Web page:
Creflo Dollar Doesn't Care What You Think about His "Dreams" for a New Jet
John UpChurch What topic related to Christianity, faith, and the Bible is trending online and in social media today?
- 2015 Apr 24
When Jesus shared the message about the Kingdom of God, He did so with two feet, sandals, and a rag-tag bunch of disciples. Three years He walked from town to town, preaching in the synagogues and healing the sick with His own dirty hands. He had support from the Twelve and the women who went with them (Luke 8:3), but He certainly wasn’t picky about their travel accommodations (Luke 10).
However, for Creflo Dollar, the famed televangelist, there’s no better way to take the gospel around the world than in luxury style. After taking flak for seeking $65 million in donations to buy the decked out, top-of-the-line Gulfstream G650 private jet, the preacher isn’t backing down. Instead, he really doesn’t care if some critics “believe” with him or not, as he told his congregation:
"Let me tell you something about me believing in God: I can dream as long as I want to. I can believe God as long as I want to. If I want to believe God for a $65 million plane, you cannot stop me. You cannot stop me from dreaming. You can't stop me from dreaming! I'm going to dream until Jesus comes!"
In fact, says Dollar, we should all be dreaming about having “the best” in our lives:
“I dare you to tell me I can’t dream. I dare you to tell me that I can’t believe God. Dream on, baby. Don’t dream on what you can have, dream about what the devil says you can’t have. Dream for the best. Dream for the best healing. Dream for the best deliverance. Dream for the best house. Dream for the best car. Just ’cause the world don’t have it, doesn’t mean you can’t have it.”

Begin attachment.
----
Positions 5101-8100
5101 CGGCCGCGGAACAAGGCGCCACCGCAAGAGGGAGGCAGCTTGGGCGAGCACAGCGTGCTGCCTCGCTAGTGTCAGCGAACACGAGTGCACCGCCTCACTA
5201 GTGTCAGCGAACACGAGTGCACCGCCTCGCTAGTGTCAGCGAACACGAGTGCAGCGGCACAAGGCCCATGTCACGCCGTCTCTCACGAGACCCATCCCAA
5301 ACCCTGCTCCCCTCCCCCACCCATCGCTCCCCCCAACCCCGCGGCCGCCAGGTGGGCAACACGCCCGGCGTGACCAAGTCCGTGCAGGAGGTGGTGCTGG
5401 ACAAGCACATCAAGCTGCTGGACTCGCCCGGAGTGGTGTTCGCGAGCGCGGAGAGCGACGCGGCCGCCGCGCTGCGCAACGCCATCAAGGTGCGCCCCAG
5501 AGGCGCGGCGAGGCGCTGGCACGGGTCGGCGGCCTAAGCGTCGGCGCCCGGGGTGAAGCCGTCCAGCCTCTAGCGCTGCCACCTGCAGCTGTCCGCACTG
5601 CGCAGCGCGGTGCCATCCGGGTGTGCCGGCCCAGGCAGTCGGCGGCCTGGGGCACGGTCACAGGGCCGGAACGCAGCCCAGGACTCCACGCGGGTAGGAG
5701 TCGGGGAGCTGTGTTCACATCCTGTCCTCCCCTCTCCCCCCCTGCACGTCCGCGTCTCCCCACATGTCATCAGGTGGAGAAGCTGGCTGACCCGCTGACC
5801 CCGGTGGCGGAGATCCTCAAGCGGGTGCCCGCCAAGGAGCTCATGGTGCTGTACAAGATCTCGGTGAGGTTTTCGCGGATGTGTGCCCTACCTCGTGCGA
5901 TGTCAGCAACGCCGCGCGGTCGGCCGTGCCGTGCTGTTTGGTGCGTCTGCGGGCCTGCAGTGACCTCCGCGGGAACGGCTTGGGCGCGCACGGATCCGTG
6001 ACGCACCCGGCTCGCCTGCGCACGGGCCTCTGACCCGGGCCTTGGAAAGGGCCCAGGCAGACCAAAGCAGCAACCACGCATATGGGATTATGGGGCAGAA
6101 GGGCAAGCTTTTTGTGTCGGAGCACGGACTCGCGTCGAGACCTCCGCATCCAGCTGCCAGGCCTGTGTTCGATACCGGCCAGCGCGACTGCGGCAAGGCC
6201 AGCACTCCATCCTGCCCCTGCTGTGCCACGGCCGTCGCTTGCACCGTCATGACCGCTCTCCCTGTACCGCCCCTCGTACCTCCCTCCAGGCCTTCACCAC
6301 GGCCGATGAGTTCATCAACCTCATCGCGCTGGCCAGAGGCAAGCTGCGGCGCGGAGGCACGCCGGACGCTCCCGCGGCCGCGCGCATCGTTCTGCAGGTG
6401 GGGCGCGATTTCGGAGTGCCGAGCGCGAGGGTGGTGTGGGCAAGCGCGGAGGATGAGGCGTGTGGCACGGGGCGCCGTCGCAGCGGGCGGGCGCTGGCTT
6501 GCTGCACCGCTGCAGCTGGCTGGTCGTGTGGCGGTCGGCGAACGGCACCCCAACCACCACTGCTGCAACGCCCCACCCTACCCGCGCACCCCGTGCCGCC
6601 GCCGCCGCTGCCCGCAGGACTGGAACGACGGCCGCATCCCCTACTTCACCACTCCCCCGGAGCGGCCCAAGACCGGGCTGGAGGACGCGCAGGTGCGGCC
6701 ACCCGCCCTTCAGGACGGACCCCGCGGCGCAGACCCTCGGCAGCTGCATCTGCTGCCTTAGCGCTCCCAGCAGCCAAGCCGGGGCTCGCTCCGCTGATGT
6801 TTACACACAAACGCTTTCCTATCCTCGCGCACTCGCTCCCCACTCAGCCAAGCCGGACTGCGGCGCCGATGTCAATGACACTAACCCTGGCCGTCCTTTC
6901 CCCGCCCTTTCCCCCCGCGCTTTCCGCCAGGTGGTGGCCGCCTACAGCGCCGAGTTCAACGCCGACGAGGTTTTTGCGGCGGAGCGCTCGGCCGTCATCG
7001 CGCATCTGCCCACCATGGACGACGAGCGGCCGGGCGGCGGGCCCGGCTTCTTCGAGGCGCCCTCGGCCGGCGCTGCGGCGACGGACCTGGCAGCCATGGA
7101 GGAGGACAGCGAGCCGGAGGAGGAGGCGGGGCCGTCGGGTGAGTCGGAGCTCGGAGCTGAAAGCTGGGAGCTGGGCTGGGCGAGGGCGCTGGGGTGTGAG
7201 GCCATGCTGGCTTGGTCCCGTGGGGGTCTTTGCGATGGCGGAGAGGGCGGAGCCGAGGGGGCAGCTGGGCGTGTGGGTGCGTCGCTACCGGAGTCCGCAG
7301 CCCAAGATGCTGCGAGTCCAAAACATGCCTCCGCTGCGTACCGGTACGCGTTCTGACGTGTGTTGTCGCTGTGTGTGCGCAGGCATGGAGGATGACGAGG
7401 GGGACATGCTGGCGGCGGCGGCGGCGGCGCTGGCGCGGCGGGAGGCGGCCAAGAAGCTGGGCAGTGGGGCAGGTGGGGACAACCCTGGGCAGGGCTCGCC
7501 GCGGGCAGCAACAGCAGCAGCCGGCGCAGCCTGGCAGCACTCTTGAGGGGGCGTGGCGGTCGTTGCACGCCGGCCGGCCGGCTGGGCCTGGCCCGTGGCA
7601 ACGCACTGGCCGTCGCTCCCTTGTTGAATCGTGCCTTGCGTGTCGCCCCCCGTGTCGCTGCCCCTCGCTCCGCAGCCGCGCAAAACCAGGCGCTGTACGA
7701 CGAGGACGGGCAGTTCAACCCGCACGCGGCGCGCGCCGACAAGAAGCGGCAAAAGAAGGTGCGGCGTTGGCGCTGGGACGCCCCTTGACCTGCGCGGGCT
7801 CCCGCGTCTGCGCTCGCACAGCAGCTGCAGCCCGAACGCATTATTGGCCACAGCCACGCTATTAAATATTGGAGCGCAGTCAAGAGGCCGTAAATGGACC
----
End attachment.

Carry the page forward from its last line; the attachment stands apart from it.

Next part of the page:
Dollar says that those who criticize his plans for purchasing a jet essentially just don’t understand why a ministry would need a private jet. They can’t take “ministry teams” and “needed supplies” to other countries by flying Delta.
But the real problem, according to critics, is not that a ministry needs a private jet. The problem is that the televangelist has claimed that God wants him to have one of the most expensive planes on the market. For example, one veteran pilot of private planes says the Gulfstream G650 is ill-equipped to carry passengers and supplies and called Dollar “a crook.”
According to Dollar, however, it’s really the devil who is behind this pushback:
“The enemy has got to discredit the voices of faith, and grace and truth, because he don't want you to know that you can walk on the water if you can look at Jesus.”
Perhaps ironically, though, the very boat that Jesus got into after Peter walked on the water to Him… was a borrowed boat, a common fishing vessel. Not a luxury yacht.
According to many scholars and pastors, messages such as Dollar’s have severely hurt the church as a whole and even drowned out the gospel of grace. When we “dream for bigger houses,” we’re really setting up idols to worship:
“Yes, God loves you and wants to bless you, but He’ll do so in His own ways, according to His will—not yours. Contrary to what the prosperity gospel claims, God hasn’t promised to bless all people with good health and plenty of wealth if they ask Him for it in faith. Instead, God has promised something better: His presence. You can count on the fact that God will be with you, no matter what. But trying to manipulate God into giving you want you want simply won’t work.
“When you focus on the blessings you want God to give you more than you focus on God Himself, the blessings you’re hoping for become idols in your life, drawing your attention away from God and toward your own desires. Never place your trust or sense of security in anything or anyone other than God Himself, because only God has the power to ultimately fulfill you.”
Your turn. Do you think “the devil” is trying to discredit Pastor Dollar? Do you think he needs a luxury private plane to further the message about Jesus?
John UpChurch is the senior editor of BibleStudyTools.com and Jesus.org. You’ll usually find him downing coffee at his standing desk (like a boss).